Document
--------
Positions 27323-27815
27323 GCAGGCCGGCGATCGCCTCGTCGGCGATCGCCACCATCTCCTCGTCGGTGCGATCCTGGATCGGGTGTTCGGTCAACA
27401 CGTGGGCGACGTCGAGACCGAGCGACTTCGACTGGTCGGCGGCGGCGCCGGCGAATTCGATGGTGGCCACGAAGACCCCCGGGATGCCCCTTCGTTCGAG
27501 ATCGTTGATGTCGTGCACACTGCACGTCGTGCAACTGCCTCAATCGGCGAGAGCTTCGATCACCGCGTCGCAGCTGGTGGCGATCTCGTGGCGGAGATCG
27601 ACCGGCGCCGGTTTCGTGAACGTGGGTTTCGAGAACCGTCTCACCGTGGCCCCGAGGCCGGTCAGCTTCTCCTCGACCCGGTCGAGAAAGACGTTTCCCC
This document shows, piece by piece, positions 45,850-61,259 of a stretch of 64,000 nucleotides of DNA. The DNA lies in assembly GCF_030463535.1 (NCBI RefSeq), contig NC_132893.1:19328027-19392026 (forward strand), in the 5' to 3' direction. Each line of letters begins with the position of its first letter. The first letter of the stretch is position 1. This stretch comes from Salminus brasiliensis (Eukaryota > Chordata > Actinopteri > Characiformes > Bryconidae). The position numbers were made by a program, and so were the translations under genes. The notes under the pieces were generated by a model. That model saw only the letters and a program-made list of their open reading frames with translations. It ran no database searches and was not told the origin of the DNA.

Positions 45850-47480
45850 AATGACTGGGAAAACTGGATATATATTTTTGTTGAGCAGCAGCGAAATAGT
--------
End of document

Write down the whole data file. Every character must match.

Positions 27323-27815
27323 GCAGGCCGGCGATCGCCTCGTCGGCGATCGCCACCATCTCCTCGTCGGTGCGATCCTGGATCGGGTGTTCGGTCAACA
27401 CGTGGGCGACGTCGAGACCGAGCGACTTCGACTGGTCGGCGGCGGCGCCGGCGAATTCGATGGTGGCCACGAAGACCCCCGGGATGCCCCTTCGTTCGAG
27501 ATCGTTGATGTCGTGCACACTGCACGTCGTGCAACTGCCTCAATCGGCGAGAGCTTCGATCACCGCGTCGCAGCTGGTGGCGATCTCGTGGCGGAGATCG
27601 ACCGGCGCCGGTTTCGTGAACGTGGGTTTCGAGAACCGTCTCACCGTGGCCCCGAGGCCGGTCAGCTTCTCCTCGACCCGGTCGAGAAAGACGTTTCCCC
This document shows, piece by piece, positions 45,850-61,259 of a stretch of 64,000 nucleotides of DNA. The DNA lies in assembly GCF_030463535.1 (NCBI RefSeq), contig NC_132893.1:19328027-19392026 (forward strand), in the 5' to 3' direction. Each line of letters begins with the position of its first letter. The first letter of the stretch is position 1. This stretch comes from Salminus brasiliensis (Eukaryota > Chordata > Actinopteri > Characiformes > Bryconidae). The position numbers were made by a program, and so were the translations under genes. The notes under the pieces were generated by a model. That model saw only the letters and a program-made list of their open reading frames with translations. It ran no database searches and was not told the origin of the DNA.

Positions 45850-47480
45850 AATGACTGGGAAAACTGGATATATATTTTTGTTGAGCAGCAGCGAAATAGT